Royal Mail dedicates set to a century of women’s right to vote in the UK
By Molly Goad
Great Britain’s Royal Mail is issuing a set of stamps Feb. 15 to celebrate the 100-year milestone of women’s suffrage in the United Kingdom. The Representation of the People Act was passed on Feb. 6, 1918, granting some women the right to vote.
Prior to 1918, a decades-long movement gained momentum, as women — and men — campaigned peacefully for women’s right to vote. These suffragists formed the National Union of Women’s Suffrage Societies (NUWSS).
Other women used more militant actions in order to be heard, and they had their own group as well — the Women’s Social and Political Union (WSPU), or more commonly referred to as “suffragettes.”
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The stamps in Great Britain’s Votes for Women issue call attention to both of these groups that were fighting for women’s right to vote, major events during the crusade and activists made famous during that time.
“Our Votes for Women stamps convey the scale of activities that the different organizations undertook in their tireless campaigning for the vote,” said Liz Law, Royal Mail spokesperson.
The set includes eight stamps in four se-tenant (side-by-side) pairs. The designs feature black-and-white photographs with the text “Votes for Women” displayed prominently and a brief explanation of what is being depicted.
Design firm Supple Studio explained on its website the stamps’ creation process: “We used a variety of typographic treatments lifted from campaign paraphernalia of the period and applied to a set of powerful portraits.”
A nondenominated second-class stamp shows a lone suffragette protesting in Whitehall, circa 1908. The woman is walking in the road because demonstrations on pavement were not allowed; violators were often arrested.
The great pilgrimage of suffragists during the summer of 1913 is captured on the second stamp in this pair. The National Union of Women’s Suffrage Societies organized this event to show the amount of women asking for the right to vote through nonmilitant action. Women marched from all over England for five weeks, culminating in a rally of 50,000 women in Hyde Park.
The nondenominated first-class stamp set includes a photo of suffragette leaders at Earl’s Court in 1908. Royal Mail identifies the four women wearing sashes as Women’s Social and Political Union leaders (from second left to right: Mabel Tuke, Christabel Pankhurst, Emmeline Pethick-Lawrence and Annie Kenney.
Christabel Pankhurst’s mother, Emmeline Pankhurst, was featured on Britain’s 1968 9-penny commemorative marking the 50th anniversary of the women’s right to vote (Scott 565). That stamp also is inscribed “Votes for Women.” In addition, a portrait of Emmeline Pankhurst is shown on a stamp (Scott 2387) in the 2006 issue marking the 150th anniversary of the National Portrait Gallery.
Completing the new first-class stamp pair is a photo from the 1907 Women’s Freedom League poster parade.
The two £1.40 stamps feature Welsh suffragettes in traditional costume during the Women’s coronation procession in 1911, and the release of Mary Leigh and Edith New from prison in 1908. The duo has been taken into custody for throwing stones at 10 Downing Street.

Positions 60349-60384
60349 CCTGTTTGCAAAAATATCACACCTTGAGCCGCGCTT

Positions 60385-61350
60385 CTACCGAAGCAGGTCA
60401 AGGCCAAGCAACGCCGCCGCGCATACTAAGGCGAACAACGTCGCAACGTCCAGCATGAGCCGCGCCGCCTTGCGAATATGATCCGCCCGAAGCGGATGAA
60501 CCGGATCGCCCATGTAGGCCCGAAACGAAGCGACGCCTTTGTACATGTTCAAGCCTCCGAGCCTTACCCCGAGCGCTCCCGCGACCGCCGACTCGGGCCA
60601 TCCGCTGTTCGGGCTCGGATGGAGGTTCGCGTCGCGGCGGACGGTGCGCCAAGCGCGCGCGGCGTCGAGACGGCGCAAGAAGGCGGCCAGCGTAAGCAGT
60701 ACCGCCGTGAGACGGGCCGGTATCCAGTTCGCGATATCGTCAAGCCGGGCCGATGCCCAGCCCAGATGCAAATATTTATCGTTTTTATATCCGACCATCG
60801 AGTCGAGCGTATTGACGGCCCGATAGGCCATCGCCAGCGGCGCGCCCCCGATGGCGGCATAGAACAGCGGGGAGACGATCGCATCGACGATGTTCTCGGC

Princess Sophia Duleep Singh, daughter of Maharaja Duleep Singh, is pictured selling The Suffragette newspaper on one of the £1.57 stamps. The princess’ father was close to Queen Victoria, who allowed the family to reside in one of the Hampton Court Palace apartments. A Women’s Social and Political Union member, Singh was often seen selling the paper outside the palace.
The suffragette prisoners’ pageant in 1911 is depicted on the second £1.57 stamp.
Part of the suffrage coronation procession, the “pageant” included 700 women dressed in white holding silver lances with pennants while marching to symbolize the number of women jailed.
The £1.40 stamps pay the rate for international letters up to 20 grams, and the £1.57 stamps meet the rate for letters to Europe up to 100 grams. The second-class rate is 56 pence, and the first class-rate is 65p.
International Security Printers printed the stamps by lithography. Each stamp measures 41 millimeters by 30mm and is perforated gauge 14.5 by 14.
The Representation of the People Act was a huge milestone, but there was still work to do. The act allowed women 30 years of age and older who met a property qualification the right to vote in Parliamentary elections. According to Parliament.gov,
8.5 million women met the criteria, but this number only represented 40 percent of the United Kingdom’s total female population. The same act also decreased the voting age for men to 21 and removed their property prerequisite.
The Equal Franchise Act of 1928 leveled the playing field, granting women the same voting rights as men in the United Kingdom.
Parliament is celebrating the anniversary with a “Vote 100” campaign that includes personal stories of how the laws have changed lives. A series of exhibitions and events centered on educating the public about the women’s suffrage struggle are scheduled throughout 2018.
For more information on the Vote 100 campaign, click here.
Royal Mail’s other products for the Votes for Women set include first-day covers, eight postcards reproducing the designs of the stamps, and a presentation pack with mint examples of the stamps and text by written by women’s suffrage expert Elizabeth Crawford.
The stamps are availabe at the Royal Mail, Tallents House, 21 S. Gyle Crescent, Edinburgh, EH12 9PB, Scotland. Royal Mail’s two agencies in the United States are Interpost, Box 420, Hewlett, NY 11557; and the British Stamp Service in North America, 3001 E. Pershing Blvd., Suite 160, Cheyenne, WY 82001-5775.
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